Government, bosses urge car workers to end protests
Reuters PhotoRenault could reconsider investment in Turkey after a labor dispute has stopped production at its Turkish joint venture Oyak Renault, the French car maker’s head of Eurasia said on May 21, as quoted by Reuters.
Renault’s Jean Christophe Kugler told reporters Turkey was a high-potential market which Renault had bet on for the long term and the dispute was a threat not only to Turkey, a major automotive parts producer, but also to the global industry.
Tofaş and Ford unit Ford Otosan as well as Oyak Renault have all halted their output because of a widening labor dispute in the country. The industrial action over working conditions and pay has spread to a number of parts suppliers clustered around the northwestern city of Bursa, the hub of the Turkish auto industry.
Only employees at Ford Otosan and auto part maker Coşkunöz in Bursa returned to work on May 21 after talks between workers and management, as the labor protests continued in others, which have a significant share of Turkey’s annual vehicle production.
Earlier, Industry Minister Fikri Işık said he wanted to see an immediate resumption of output, saying the workers’ demands could be discussed while production continues.
Speaking to reporters at a popular car show in Istanbul, Işık said the dispute was harming Turkish exports but production losses so far could be recovered.
“Demands and expectations between employee and employers can be negotiated while production is going on,” Işık said, as quoted by Anadolu Agency at the opening day of Autoshow 2015 in Istanbul.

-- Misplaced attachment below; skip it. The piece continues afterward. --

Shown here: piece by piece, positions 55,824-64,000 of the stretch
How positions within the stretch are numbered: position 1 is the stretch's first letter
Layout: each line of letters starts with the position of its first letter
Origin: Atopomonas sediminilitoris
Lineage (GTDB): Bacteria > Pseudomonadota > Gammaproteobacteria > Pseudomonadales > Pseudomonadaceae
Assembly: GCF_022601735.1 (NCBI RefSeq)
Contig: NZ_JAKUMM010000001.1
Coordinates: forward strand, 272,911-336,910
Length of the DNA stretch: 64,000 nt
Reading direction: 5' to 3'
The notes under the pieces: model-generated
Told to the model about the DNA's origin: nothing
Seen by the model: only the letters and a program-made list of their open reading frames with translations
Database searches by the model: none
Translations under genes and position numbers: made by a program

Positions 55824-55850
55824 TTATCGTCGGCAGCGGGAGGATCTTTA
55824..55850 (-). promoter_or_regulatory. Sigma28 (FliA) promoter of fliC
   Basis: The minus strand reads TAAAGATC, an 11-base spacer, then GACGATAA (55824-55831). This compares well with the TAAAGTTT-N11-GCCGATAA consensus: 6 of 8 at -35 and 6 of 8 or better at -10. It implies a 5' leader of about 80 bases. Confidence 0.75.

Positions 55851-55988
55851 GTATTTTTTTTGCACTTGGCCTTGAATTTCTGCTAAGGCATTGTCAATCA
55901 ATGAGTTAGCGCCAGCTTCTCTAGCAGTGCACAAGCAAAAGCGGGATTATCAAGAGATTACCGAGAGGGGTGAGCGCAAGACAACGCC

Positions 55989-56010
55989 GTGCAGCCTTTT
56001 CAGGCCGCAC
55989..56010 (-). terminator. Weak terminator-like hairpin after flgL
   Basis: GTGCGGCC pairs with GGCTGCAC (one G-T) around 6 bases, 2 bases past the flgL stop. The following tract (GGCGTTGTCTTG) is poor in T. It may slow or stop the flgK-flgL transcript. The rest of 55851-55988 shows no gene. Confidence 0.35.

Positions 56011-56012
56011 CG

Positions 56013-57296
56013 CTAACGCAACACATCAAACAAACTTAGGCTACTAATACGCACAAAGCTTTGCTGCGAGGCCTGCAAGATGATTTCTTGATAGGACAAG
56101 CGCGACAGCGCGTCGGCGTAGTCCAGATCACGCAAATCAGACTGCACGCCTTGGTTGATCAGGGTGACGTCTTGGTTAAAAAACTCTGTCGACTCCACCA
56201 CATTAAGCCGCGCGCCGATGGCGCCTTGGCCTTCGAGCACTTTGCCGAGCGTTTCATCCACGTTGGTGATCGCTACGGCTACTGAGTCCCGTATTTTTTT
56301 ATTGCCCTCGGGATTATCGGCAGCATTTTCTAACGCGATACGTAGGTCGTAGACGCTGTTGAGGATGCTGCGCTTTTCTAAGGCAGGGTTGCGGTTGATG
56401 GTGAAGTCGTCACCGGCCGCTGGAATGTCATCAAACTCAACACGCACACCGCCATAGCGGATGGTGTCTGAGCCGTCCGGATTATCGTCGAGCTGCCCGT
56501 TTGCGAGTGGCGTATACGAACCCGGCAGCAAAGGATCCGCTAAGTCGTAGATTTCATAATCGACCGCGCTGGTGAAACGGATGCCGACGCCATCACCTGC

Workers say the dispute blew up after union Türk Metal negotiated a 60 percent wage hike last month for workers at a plant run by parts maker Bosch Fren, but failed to secure a similar deal elsewhere.
Türk Metal claimed the union made a good deal with Bosch, but the wages in Bosch are still much lower than the wages of both Tofaş and Renault workers in a statement on May 20, after most of the workers had resigned from the union. Workers are also unhappy with the representation of their employer union, Turkey’s Metal Industrialists Union (MESS).
Five automotive organizations and associations have called on workers to stop protests in a peaceful manner on May 21 in a joint declaration. The Turkish Confederation of Employer Associations (TİSK), MESS, the Automotive Industry Exporters Association of the Uludağ Region (OİB), the Automotive Industrialists’ Association (OSD) and the Turkish Automotive Parts Industry Association (TAYSAD) said production was being harmed and everybody would be affected negatively if the disruption continued.
Turkey ranks 17th in the global automobile production market and manufactured one out of every 77 motor vehicles in the world in 2014, according to figures from the International Organization of Motor Vehicle Manufacturers. The country manufactured 1.17 million cars last year, an increase of 45,000 from 2013.